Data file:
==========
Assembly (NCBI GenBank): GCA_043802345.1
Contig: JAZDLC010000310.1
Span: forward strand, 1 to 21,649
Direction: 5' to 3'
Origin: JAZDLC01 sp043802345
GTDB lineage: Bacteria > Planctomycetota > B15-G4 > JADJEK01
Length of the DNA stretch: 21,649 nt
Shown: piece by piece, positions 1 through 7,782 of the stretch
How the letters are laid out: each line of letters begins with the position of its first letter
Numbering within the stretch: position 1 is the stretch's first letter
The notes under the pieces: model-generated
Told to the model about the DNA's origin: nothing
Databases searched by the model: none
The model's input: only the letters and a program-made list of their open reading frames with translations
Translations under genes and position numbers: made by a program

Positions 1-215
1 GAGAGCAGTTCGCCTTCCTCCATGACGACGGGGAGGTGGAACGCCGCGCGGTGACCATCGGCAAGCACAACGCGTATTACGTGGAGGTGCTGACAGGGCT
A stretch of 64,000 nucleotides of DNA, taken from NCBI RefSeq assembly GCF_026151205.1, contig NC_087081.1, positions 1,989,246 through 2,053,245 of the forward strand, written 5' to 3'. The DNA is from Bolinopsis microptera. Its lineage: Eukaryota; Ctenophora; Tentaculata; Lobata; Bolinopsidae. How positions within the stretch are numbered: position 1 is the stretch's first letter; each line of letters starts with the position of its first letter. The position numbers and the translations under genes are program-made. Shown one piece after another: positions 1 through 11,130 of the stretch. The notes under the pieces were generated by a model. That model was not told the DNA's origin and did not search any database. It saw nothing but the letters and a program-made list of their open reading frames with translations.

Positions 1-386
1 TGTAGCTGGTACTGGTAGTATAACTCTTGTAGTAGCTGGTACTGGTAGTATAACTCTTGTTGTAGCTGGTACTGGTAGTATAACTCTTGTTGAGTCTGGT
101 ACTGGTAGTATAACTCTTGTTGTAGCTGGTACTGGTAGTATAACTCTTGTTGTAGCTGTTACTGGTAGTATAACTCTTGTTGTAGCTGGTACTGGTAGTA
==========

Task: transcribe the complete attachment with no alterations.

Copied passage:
Assembly (NCBI GenBank): GCA_043802345.1
Contig: JAZDLC010000310.1
Span: forward strand, 1 to 21,649
Direction: 5' to 3'
Origin: JAZDLC01 sp043802345
GTDB lineage: Bacteria > Planctomycetota > B15-G4 > JADJEK01
Length of the DNA stretch: 21,649 nt
Shown: piece by piece, positions 1 through 7,782 of the stretch
How the letters are laid out: each line of letters begins with the position of its first letter
Numbering within the stretch: position 1 is the stretch's first letter
The notes under the pieces: model-generated
Told to the model about the DNA's origin: nothing
Databases searched by the model: none
The model's input: only the letters and a program-made list of their open reading frames with translations
Translations under genes and position numbers: made by a program

Positions 1-215
1 GAGAGCAGTTCGCCTTCCTCCATGACGACGGGGAGGTGGAACGCCGCGCGGTGACCATCGGCAAGCACAACGCGTATTACGTGGAGGTGCTGACAGGGCT
A stretch of 64,000 nucleotides of DNA, taken from NCBI RefSeq assembly GCF_026151205.1, contig NC_087081.1, positions 1,989,246 through 2,053,245 of the forward strand, written 5' to 3'. The DNA is from Bolinopsis microptera. Its lineage: Eukaryota; Ctenophora; Tentaculata; Lobata; Bolinopsidae. How positions within the stretch are numbered: position 1 is the stretch's first letter; each line of letters starts with the position of its first letter. The position numbers and the translations under genes are program-made. Shown one piece after another: positions 1 through 11,130 of the stretch. The notes under the pieces were generated by a model. That model was not told the DNA's origin and did not search any database. It saw nothing but the letters and a program-made list of their open reading frames with translations.

Positions 1-386
1 TGTAGCTGGTACTGGTAGTATAACTCTTGTAGTAGCTGGTACTGGTAGTATAACTCTTGTTGTAGCTGGTACTGGTAGTATAACTCTTGTTGAGTCTGGT
101 ACTGGTAGTATAACTCTTGTTGTAGCTGGTACTGGTAGTATAACTCTTGTTGTAGCTGTTACTGGTAGTATAACTCTTGTTGTAGCTGGTACTGGTAGTA